sahelsounds

Friday, November 20, 2009

Sonrai sound



En route to Timbouctou, I stop over in Goundam, a nondescript village of the Niger Delta. As I travel with guitar, a young man stops me and asks if he can have a look in the case. "Moi, aussi, je suis un artiste..." His name is Babah Dire (from the town Dire), a recorded artist with a few cassettes and a regular at Essakane, and I shoot the preceding video.

The style of guitar is that which is popularized by Ali Farka Toure; what can be called the Sonrai (or Songhai) folk.* Notably for it's blues sound, the ever present pentatonic scale, and strong punctuated notes (there are none of the tremolos or false notes as in Tamashek guitar). But it would be difficult to pigeonhole the music. Authenticity is for idealists.

Outside "Obama's" botique in Niafounke, a guitarist demonstrates the Sonrai folklore.

Souleyman - Ali Farka Cover

Souleyman - A song in the Bambara scale



The village of Tonka lies between Niafounke and Timbouctou, on the bank of the River Niger. It is an exceptionally green place, and exudes a certain friendliness which maybe has something to do with lack of tourism. I spend a few days with a group called Horostar de Tonka, three chauffeurs who when they're not crisscrossing Northern Mali, retreat to the edge of town and play guitar until the late dark hours (there is no electricity in Tonka, a missed blessing?).

Horostar de Tonka - Chaud!




Alkibar Gignor of Niafounke (previously here) produces a funky interpretation of Sonrai guitar. The following tracks are from a night rehearsal at the Ali Farka Hotel - including lots of dancing, which the microphone may have failed to capture. Imagination required.

Alkibar Gignor 1

Alkibar Gignor 2

Alkibar Gignor 3

* In local usage, Sonrai refers to the language/culture in Timbouctou and its environs, Songhai for Gao.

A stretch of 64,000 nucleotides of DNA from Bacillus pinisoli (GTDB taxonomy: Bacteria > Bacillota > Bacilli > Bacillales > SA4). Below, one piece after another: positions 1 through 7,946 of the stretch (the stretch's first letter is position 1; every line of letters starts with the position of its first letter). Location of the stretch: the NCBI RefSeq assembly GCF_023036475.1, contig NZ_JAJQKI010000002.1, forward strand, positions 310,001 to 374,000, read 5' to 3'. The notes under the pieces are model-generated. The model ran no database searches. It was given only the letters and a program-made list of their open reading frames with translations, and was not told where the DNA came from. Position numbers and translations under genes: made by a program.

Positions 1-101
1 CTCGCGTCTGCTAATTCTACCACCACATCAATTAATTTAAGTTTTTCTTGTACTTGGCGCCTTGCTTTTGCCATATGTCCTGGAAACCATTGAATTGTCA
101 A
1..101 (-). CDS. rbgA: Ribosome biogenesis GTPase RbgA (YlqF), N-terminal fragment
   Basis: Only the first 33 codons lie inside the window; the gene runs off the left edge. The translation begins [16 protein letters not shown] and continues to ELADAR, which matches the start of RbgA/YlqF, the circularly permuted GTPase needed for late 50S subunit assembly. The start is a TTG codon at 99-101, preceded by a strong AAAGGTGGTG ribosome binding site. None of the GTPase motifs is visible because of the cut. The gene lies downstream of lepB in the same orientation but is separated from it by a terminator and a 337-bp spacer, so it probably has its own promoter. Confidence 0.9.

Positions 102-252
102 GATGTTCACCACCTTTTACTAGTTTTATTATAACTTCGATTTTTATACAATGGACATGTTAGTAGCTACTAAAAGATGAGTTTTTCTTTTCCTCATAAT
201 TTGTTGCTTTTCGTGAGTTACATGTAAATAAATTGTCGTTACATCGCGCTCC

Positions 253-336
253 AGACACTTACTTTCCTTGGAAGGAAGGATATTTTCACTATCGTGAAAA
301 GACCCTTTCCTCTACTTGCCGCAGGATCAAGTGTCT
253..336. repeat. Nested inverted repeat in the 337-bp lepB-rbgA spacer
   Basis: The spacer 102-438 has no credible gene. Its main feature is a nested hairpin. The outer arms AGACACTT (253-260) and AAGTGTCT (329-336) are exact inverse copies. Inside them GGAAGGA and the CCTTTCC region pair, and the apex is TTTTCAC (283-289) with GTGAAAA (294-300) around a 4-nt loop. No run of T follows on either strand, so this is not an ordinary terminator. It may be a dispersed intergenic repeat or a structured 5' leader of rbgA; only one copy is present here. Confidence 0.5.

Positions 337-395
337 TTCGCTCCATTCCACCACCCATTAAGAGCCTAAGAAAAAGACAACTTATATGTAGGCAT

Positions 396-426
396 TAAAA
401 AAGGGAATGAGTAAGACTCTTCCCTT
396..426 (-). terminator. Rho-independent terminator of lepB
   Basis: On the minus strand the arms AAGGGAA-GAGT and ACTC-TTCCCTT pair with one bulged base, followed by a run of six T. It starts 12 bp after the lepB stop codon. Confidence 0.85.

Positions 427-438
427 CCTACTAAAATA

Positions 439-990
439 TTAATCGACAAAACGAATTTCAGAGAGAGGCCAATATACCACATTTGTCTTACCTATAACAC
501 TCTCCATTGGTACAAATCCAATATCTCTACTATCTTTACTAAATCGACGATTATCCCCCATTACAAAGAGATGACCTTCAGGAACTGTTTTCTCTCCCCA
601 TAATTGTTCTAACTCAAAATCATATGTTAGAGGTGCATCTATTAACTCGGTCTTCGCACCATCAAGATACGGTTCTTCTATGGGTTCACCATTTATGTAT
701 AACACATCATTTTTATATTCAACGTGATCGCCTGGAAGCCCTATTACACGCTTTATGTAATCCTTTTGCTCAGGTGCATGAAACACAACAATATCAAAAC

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Tuesday, July 7, 2009

The end of the world...




I've come to Timbouctou to find a Tamashek guitarist named "Aba". He is from Gargando, and has left music and joined the military. I don't find him. However, I do meet with Mohamed Ag Abothy (or Mohamed "Bidega") who plays the bidega, a semispherical wood instrument with attached pieces of steel. Mohamed claims this is a Tamashek instrument (his father made it, his father before him, etc.), but the sound is similar to that found further south - perhaps influenced by the Mande sound?


Bidega 1


Bocar Tandina is a guitarist who plays in the traditional "Sori" style (think Ali Farka Toure). Along with Mohammad (and a percussionist), they make up the group Fafadoby.


Bocar on guitar


Lastly, a street field recording, walking through the old center of Timbouctou (crying children, an agitated drum session, music drifting from a radio...and motorbikes!


Old town

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Saturday, June 27, 2009

Legacy of Toure


The town of Niafounke is alongside the Niger River in Northern Mali. It is notably famous for being the birthplace of Ali Farka Toure, and the tradition of music continues here. The town itself is mostly Songhai (or Sonrai), and the music that we associate with the North, the drumming guitar bass and double octave, the Malian "blues" as it may be - are mostly a variation of the Songhai sound. Whether or not the origin is here, or, as some claim, in the Soninke region of Kayes, the sound is distinct and recognizable.


Alkibar Gignor is a band composed of family and apprentices of Afel Bocoum (another grand guitarist hailing from Niafounke). I'm not in the habit of taking videos, but below is a recording of the rehearsal, recorded at Toure's family hotel.





Ali Farka Homage


Sahl with Ndarka





Lastly, some recordings of children songs and games. In a typically twist of fate, I was surrounded by thirty or so children who without any prompting, jumped into an exhibition of song. Most of the songs are accompanied by dance and great call and response (see "coonicami"). As far as I can attest, all the songs are in Sonrai - I wish I had more to say, but I'll let them speak for themselves.


Sori Girl


Sori Kids Dance


Coonicami


update: the above song is actually in Bambara. the recorded verses go something like this - "a man is a lion, if his woman tries to be a lion, he'll smack her. when a man talks to his woman, she needs to respond, or he'll smack her."


Another Song


Stomp

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